I’ve been living in SF for several years now. Muni and BART get me everywhere I need to go, and it’s been reliable enough that I don’t even have to consider other modes of transportation. No matter where I go or what time or day of the week it is, I’ve got a good idea of several ways to get there, and I’m generally not worried about making connections or waiting for a long time (except, perhaps, between 1 and 5 AM). This provides me with a certain peace of mind and feeling of freedom—the city is fully available to me at the low price of $94 per month, and I never feel stranded anywhere.
I suppose this has spoiled me to an extent. I’ve been spending a good deal of time in the East Bay recently, and have been taking AC Transit around. Most of the time, it works well for me, but my use case is probably very different from most actual residents of Oakland. I usually take AC Transit buses to get from BART stations to some location and back. BART stations are usually served by many bus lines, and the sheer number of options can paper over the problems with frequency and ease of making transfers. On the occasions I have taken AC Transit buses between areas of Oakland not served by BART, I’ve had a vastly different experience.
What makes this all the more frustrating is that Oakland is a city with a lot of great neighborhoods and interesting places to go. It deserves a bus network that lives up to this.
Oakland can support high all-purpose ridership
One of the main determinants of the quality of the bus network is density. When you have more people in an area, you can have more riders. These areas are also more likely to have commercial districts or other amenities that attract people from outside of the neighborhood. Oakland nominally has a density of 7,514 people per square mile, but this is too reductive. Here’s a map of population density by census block group from the 2016 American Community Survey:
The reason Oakland has such low density when taken as a whole is that it includes a lot of more or less suburban space. The hills drag down this aggregate population density quite a bit. On the other hand, East Oakland has many areas with over 20,000 people per square mile, which puts it on par with lots of neighborhoods in SF which have much better transit. There’s even quite a bit of space in the dense area taken up by freeways and interchanges. If the I-980 spur is taken down, Downtown Oakland will likely densify as well.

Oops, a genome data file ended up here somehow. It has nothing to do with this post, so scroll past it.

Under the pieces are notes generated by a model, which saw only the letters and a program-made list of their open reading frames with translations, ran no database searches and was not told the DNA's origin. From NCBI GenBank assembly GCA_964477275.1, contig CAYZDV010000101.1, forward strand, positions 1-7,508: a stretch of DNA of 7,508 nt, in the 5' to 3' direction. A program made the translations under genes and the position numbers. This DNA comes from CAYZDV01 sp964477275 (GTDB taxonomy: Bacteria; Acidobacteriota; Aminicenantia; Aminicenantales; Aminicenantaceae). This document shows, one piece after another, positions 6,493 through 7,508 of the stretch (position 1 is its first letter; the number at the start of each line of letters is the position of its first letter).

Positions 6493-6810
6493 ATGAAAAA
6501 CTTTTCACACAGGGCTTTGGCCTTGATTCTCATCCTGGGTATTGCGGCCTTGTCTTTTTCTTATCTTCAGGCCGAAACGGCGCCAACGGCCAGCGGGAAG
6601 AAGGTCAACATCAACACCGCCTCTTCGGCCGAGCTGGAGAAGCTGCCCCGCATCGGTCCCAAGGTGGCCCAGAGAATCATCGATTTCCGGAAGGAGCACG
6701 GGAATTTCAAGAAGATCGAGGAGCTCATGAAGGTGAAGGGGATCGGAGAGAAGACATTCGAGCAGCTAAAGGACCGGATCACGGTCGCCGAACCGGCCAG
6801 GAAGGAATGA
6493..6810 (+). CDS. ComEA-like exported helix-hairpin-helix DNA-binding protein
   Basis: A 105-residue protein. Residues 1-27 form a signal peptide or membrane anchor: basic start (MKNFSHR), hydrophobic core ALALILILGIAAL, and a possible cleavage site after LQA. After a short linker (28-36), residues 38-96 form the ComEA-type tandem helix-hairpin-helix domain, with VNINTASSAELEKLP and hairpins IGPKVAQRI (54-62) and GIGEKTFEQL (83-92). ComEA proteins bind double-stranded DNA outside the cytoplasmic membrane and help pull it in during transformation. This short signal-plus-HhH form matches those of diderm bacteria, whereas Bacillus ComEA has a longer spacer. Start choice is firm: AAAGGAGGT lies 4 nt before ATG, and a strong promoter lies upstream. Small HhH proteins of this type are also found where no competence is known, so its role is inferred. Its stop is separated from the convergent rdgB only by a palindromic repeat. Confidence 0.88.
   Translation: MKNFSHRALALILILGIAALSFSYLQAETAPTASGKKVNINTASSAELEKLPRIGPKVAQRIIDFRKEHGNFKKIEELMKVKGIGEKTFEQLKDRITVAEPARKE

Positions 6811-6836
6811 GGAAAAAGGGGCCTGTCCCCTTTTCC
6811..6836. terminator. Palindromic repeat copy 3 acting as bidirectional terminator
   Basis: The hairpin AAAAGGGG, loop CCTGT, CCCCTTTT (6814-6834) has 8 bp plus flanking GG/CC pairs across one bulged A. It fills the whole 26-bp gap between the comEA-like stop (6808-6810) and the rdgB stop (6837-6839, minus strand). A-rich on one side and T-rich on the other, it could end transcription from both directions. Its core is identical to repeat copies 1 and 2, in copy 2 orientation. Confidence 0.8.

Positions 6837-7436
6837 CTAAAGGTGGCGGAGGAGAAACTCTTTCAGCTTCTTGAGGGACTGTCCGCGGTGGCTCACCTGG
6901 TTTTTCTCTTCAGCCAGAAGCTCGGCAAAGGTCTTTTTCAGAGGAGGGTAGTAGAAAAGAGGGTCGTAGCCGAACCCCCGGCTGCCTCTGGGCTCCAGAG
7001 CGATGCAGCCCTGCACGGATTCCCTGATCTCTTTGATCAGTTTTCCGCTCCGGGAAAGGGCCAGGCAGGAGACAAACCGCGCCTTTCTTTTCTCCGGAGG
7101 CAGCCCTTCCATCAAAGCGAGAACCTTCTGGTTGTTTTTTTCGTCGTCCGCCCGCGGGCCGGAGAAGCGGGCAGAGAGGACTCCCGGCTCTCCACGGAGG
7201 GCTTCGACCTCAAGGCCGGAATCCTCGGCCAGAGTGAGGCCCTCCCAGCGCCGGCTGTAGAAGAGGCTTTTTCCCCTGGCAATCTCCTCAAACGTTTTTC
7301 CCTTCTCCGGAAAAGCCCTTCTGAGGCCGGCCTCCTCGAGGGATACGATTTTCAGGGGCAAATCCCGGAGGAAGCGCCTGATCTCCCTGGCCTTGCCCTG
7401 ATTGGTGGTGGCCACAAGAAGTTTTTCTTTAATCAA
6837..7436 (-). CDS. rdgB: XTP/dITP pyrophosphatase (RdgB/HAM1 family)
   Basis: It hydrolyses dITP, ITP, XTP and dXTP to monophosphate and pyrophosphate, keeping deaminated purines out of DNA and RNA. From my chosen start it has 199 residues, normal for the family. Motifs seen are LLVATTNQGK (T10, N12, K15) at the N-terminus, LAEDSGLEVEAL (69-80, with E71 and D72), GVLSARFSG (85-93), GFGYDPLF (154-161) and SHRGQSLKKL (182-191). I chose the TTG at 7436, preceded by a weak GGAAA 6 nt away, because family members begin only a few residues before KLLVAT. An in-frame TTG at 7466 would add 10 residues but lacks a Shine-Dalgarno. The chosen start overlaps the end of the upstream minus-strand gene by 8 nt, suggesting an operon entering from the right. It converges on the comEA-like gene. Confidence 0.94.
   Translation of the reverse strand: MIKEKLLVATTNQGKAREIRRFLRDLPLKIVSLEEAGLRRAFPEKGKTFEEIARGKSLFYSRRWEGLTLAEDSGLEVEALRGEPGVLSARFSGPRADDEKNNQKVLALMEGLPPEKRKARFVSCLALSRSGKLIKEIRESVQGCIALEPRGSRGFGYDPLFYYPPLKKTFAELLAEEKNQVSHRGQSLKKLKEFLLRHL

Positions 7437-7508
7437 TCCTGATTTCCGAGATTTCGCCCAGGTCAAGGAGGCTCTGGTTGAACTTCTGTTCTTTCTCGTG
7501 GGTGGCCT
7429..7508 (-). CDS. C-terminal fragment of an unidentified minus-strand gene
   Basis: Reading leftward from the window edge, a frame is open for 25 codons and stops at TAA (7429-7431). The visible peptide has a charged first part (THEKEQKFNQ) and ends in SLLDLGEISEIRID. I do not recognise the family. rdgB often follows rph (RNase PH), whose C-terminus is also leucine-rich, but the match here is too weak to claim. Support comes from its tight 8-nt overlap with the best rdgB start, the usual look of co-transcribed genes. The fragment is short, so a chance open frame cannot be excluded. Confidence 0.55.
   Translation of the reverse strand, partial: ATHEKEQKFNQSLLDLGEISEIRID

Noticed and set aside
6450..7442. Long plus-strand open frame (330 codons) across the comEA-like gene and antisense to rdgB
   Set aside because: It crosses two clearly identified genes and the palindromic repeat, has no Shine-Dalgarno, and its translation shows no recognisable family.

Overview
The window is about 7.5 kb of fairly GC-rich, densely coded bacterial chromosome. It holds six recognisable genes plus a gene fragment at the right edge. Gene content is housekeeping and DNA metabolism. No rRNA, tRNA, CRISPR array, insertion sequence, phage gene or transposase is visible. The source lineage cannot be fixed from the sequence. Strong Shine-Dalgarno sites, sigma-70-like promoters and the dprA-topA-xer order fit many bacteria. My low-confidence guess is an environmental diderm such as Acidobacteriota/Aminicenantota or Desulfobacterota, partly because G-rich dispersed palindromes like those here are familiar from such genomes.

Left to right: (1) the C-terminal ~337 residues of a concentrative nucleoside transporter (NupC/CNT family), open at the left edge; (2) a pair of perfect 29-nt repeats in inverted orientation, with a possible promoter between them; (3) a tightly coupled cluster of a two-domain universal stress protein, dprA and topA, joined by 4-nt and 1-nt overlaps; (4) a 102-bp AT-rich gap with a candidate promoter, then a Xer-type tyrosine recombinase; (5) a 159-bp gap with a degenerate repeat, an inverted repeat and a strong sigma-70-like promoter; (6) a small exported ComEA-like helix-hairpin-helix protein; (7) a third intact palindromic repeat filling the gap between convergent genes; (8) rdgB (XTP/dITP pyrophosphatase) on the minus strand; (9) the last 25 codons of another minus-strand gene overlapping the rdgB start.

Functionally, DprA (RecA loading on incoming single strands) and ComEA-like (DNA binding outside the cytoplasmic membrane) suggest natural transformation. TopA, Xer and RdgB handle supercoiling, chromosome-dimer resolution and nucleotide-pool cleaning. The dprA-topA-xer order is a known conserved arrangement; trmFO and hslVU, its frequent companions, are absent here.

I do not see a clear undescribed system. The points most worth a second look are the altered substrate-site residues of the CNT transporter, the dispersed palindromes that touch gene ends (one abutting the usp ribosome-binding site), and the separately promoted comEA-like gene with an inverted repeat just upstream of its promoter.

If we look at Oakland without all the hilly bits and industrial area around the port, it has around 15,128 people per square mile.
What’s surprising about this is that even though East Oakland contributes a lot to this density figure, the people who live there don’t seem to take a lot of buses, and rely heavily on cars. This should be our first sign that something is up and AC Transit isn’t providing a great service.
In most of the census blocks in East Oakland, people driving alone make up the majority of commuters, where bus riders end up in the single digits. Neighborhoods like Temescal have a much lower share of drivers, owing to some combination of better bus service and easy access to BART. Residents of downtown almost certainly take BART to work if they commute into SF, or walk if they stay in Oakland. BART is an important part of the transportation situation in downtown and northern Oakland, but the odd alignment and station spacing in East Oakland wastes a lot of its catchment area there. This means good bus service is all the more important unless BART is planning to fill in the gaps. (No serious proposal for East Oakland infill stations is in the works at the moment.)
So what’s the problem with Oakland bus service, then? There are plenty of high-ridership, frequent lines in the system. AC transit trunk lines can run at pretty high frequency. Line 1 runs at 10 minute frequency or better for most of the day. The 72, 72M and 72R put together achieve headways as low as 6-7 minutes if you’re at a stop served all three. But high frequencies among commute-focused routes during commute hours don’t make a good bus network by themselves. We have to consider lots of other things if we want people to use the bus network to get around in their daily lives—ability to make transfers, ease of understanding the network, frequency at non-peak hours and on weekends, and so on.
Understanding AC Transit’s decision framework